Privacy is on everyone’s mind these days. Edward Snowden brought the NSA’s eavesdropping activities to light two years ago. Since then, it seems there is a new data breach or study almost weekly showing just how public our private information on the Internet really is.
Last week, the CBC reported on a study that looked at how transparent Canadian Internet Service Providers (ISP) are in disclosing the steps they take to protect your information. Unfortunately, the results were not encouraging.
The study looked at ten distinct criteria related to how the ISPs protect their customers’ privacy, including whether they inform their clients when they disclose information, if they routinely route internet traffic through the U.S. (where the NSA can easily pick it up and look at it), and do they even disclose to their clients under what circumstances they will hand over private information.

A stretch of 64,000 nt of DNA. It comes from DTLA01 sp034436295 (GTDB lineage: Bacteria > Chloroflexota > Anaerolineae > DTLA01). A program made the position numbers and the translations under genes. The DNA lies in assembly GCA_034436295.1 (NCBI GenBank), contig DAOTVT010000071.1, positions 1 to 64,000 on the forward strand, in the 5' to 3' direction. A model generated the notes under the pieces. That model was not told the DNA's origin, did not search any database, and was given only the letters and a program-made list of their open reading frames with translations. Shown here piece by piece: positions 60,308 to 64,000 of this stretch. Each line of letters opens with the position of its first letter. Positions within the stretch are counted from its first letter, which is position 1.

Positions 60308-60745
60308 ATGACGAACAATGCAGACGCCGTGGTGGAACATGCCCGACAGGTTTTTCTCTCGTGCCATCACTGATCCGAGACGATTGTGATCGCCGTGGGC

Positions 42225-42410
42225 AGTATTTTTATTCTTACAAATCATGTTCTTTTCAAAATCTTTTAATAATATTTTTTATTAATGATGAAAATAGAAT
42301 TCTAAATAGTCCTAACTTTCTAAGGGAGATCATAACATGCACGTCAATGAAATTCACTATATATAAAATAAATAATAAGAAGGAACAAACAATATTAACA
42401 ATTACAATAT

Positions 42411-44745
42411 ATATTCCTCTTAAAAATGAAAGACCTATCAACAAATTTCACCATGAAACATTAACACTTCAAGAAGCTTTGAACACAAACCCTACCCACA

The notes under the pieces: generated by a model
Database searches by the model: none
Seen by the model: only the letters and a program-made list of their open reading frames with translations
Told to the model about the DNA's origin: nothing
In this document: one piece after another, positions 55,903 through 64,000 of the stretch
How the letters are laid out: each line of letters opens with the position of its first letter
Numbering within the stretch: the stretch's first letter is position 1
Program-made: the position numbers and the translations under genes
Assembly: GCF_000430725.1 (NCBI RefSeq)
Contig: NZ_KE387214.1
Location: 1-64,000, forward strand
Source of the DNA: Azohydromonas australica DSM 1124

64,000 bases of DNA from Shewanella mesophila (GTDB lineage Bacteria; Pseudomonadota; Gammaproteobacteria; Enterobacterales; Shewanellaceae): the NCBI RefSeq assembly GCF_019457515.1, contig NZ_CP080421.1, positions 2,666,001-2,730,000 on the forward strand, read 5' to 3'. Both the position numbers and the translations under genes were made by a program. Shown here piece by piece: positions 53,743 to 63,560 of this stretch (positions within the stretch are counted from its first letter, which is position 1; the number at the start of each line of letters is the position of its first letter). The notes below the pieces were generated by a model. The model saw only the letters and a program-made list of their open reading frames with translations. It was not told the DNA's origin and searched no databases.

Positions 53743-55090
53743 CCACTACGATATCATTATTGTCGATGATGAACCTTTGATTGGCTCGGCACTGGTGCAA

Of the major providers, only one received a passing grade (6 out of 10), and the two largest providers scored 4 and 3 out of 10.
Canada has comprehensive privacy protection statutes, but there seems to be a disconnect between the statutes and monitoring when it comes to ISPs. Studies like this one will hopefully encourage ISPs to become more responsible with their client’s private information. Until that occurs, you may want to consider carrier pigeons, or at least encrypting your more private communications.